Your Guide to the Portland, Oregon Movie Scene
You can watch a lot of movies when it rains nine months a year!
Ahhh, Portland. While Stumptown, which isn’t exactly Hollywood-adjacent, is maybe most known for its hipster nonsense, strong coffee, beers, beards, and bikes, it’s also the home of Gus Van Sant (which explains why there’s so much Elliott Smith in Good Will Hunting) and Laika (the famed animation studio that birthed Coraline, The Boxtrolls, and the California Raisins). The secret might be out about Portland as a West Coast destination for aggressive quirkiness and on-tap kombucha, but you might be surprised at just how deep the movie fanaticism runs there. If you’re planning a trip to this Pacific Northwest enclave, the following list will help you to squeeze every last drop of cinema goodness out of this weird and wonderful town. And if you weren’t planning a trip, you’ll probably want to after you find out just how much Portland has to offer a visiting movie lover! Here’s what’s waiting for you in the Rose City:
The world’s best video store
Nostalgia is practically a core value in Portland, so this one shouldn’t be a huge surprise. Behold, the miracle that is Movie Madness! Founded in 1991, this Portland institution boasts “the world’s most extensive video, DVD, and Blu-ray collection,” which, for the record, is over 80,000 titles. They’re also a low-key museum of motion picture memorabilia — we’re talking tons of relics from favorites like Psycho, Blade Runner, and even Casablanca! Even if you don’t find your next favorite film, just the act of browsing is worth the trip. Bring your kids, or someone else who’s never set foot in a video store before. You’ll blow some minds.
The oldest operating movie house west of the Mississippi
Open since 1915, the single-screen, 200-seat Clinton Street Theater is where to go for weekly Rocky Horror Picture Show revivals (don’t forget to dress up!), indie films you won’t see anywhere else in the city, social justice documentaries with sliding-scale admission prices, family-friendly fare, and tons of events featuring Portland’s local filmmaking community. Fiercely independent yet incredibly warm and welcoming, you’ll come for the movie but fall in love with the vibes. Plus, its box office is located literally steps away from some of the best and most beloved bars and restaurants in town, perfect for scintillating post-screening conversation.
Gorgeous architecture, top-notch tech, and a cinematic send-off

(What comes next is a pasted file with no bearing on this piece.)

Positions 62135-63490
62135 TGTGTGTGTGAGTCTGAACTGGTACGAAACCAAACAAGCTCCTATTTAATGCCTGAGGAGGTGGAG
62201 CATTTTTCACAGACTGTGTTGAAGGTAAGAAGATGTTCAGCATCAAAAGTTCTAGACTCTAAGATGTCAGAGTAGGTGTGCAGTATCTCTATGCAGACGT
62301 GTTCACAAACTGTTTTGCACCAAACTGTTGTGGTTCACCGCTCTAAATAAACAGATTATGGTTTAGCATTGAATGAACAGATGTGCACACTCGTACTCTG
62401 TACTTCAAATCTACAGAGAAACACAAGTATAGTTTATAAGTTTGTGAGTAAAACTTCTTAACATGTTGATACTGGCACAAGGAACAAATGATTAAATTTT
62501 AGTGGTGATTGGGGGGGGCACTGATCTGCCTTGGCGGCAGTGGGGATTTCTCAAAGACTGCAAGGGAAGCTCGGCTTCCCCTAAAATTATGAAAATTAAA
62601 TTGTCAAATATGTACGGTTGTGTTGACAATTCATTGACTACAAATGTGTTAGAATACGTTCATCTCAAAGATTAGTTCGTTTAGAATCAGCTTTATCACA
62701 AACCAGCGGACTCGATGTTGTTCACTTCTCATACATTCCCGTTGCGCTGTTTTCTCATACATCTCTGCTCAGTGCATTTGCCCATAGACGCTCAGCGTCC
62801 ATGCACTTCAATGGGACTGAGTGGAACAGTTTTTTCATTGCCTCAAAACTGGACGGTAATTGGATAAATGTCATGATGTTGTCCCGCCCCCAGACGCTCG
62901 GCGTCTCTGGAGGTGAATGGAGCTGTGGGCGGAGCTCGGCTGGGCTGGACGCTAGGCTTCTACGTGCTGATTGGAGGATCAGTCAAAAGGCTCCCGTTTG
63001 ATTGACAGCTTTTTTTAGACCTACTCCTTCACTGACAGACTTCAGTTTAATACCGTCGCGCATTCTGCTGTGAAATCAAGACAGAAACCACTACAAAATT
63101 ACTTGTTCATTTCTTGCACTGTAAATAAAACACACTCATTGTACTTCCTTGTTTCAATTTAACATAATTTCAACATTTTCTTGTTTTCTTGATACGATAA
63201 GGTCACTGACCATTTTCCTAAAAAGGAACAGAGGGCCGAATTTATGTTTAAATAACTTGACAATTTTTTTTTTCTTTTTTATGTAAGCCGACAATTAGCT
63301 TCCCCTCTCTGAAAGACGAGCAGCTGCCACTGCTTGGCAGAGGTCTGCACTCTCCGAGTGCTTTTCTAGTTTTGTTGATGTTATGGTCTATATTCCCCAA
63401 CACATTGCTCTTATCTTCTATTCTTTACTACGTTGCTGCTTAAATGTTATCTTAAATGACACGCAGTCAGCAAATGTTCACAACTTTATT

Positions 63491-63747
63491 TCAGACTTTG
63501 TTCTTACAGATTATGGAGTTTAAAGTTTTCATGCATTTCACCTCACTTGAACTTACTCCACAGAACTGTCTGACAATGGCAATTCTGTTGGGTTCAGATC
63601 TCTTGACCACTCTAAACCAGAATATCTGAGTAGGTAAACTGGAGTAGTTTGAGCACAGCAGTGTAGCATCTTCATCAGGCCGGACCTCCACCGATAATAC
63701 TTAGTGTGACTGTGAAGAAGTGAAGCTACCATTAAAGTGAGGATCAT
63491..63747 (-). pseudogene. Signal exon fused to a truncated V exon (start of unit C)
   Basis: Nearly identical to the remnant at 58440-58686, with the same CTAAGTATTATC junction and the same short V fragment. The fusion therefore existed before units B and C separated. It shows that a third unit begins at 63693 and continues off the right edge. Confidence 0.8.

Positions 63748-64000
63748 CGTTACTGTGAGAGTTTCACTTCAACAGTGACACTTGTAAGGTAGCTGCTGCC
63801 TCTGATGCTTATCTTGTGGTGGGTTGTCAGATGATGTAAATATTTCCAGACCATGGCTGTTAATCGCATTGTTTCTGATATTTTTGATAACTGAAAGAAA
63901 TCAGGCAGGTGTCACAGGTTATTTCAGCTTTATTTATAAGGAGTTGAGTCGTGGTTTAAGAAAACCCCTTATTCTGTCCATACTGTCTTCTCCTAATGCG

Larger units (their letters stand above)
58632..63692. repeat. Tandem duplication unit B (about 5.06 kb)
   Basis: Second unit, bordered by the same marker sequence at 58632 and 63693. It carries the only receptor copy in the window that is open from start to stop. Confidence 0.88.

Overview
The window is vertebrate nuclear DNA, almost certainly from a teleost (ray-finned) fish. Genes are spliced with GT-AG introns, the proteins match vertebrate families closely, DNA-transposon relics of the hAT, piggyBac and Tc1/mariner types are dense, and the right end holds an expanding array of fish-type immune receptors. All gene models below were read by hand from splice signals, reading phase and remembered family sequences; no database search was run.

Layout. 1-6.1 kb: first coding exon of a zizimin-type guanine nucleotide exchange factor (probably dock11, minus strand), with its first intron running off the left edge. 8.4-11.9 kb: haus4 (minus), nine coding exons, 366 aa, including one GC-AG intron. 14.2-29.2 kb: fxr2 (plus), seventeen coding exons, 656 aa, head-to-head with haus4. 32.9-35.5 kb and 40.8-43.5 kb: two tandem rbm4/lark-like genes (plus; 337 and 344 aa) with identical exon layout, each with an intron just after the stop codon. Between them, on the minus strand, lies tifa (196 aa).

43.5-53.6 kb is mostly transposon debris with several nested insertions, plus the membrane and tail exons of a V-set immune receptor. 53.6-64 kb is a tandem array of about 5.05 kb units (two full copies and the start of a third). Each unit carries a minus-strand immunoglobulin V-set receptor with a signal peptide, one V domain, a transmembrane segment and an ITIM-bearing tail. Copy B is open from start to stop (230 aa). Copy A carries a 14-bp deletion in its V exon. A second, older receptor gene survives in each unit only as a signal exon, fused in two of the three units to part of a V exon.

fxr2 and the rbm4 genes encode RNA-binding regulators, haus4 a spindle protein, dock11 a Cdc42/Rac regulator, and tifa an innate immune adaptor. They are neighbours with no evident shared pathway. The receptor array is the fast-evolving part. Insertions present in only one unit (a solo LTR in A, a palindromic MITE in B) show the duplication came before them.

The most aesthetically impressive cinema in town, the Hollywood Theatre’s giant marquis ushers visitors into a newly-renovated multiplex with high-end projection capabilities that shows everything from new releases, to 70mm special engagements, to “B-Movie Bingo” and grindhouse classics. It was the Hollywood that stepped up to buy Movie Madness when the founder retired, raising the money to turn it into a nonprofit, and now they’ve even opened a mini-theater showing locally made shorts inside the Portland airport! That’s right: with a fully-functional cinema — complete with mini-marquis — on concourse C, you’ll never be bored while waiting for a flight again.
The country’s largest independent animation arts showcase
This is the land of Laika, after all! The Northwest Animation Festival has been operating for over a decade, and offers over 150 shorts each year. Taking place each May and packed smart collaborations and partnerships, fabulous themed screenings, and plenty of cool workshops and afterparties, the NWAF truly has a little something for everyone on the rich and glorious animation spectrum from the mainstream to the avant-garde.
...And speaking of film festivals
The Northwest Film Center’s Whitsell Auditorium, located on the South Park Blocks inside the Portland Art Museum, doesn’t just program breathtaking retrospectives, fascinating series, and evenings with regional luminaries. They also run a whole bunch of film festivals, including the Portland International Film Festival, the Portland Jewish Film Festival, the Northwest Filmmakers Festival, and the Reel Music Festival. Add to that the more newly established, more mainstream-facing Portland Film Festival, and the chances are pretty decent that there will be some kind of fest happening no matter when you’re in town!
Dinner and a movie — at the same time
Instead of popcorn and soda, why not upgrade to heartier fare and an adult beverage? After all, even the worst movies are great after knocking back a few. For an upscale experience in the heart of downtown, check out Living Room Theaters located right across the street from the iconic Powell’s City of Books and showing first-run indie, international arthouse, and documentary features. If you’d rather pay less for a second-run engagement or a retro revival, almost every neighborhood in Portland has a cheap theater where the tickets are under five bucks and the pizza and beer are plentiful. The Mission Theater, the Laurelhurst Theater, the Bagdad Theater, and the Kennedy School are just a few that come to mind. And even if you’re catching a film at one of the many single-screen venues In Portland without a full menu, like the Cinemagic Theatre or Cinema 21, no sales tax means you can really splurge on the snacks.
Watching like the locals
We’ll wrap up our city tour with this hot tip: At Fandor, we appreciate lovingly obsessive curation more than most, so we can really get into the ethos of Church of Film. It’s a weekly screening in different locations all over the city that attracts Portland’s coolest denizens and features what can only be described as “deep cuts”: often foreign, likely obscure, always incredible. Whatever’s playing while you’re in town, go. You will not be sorry.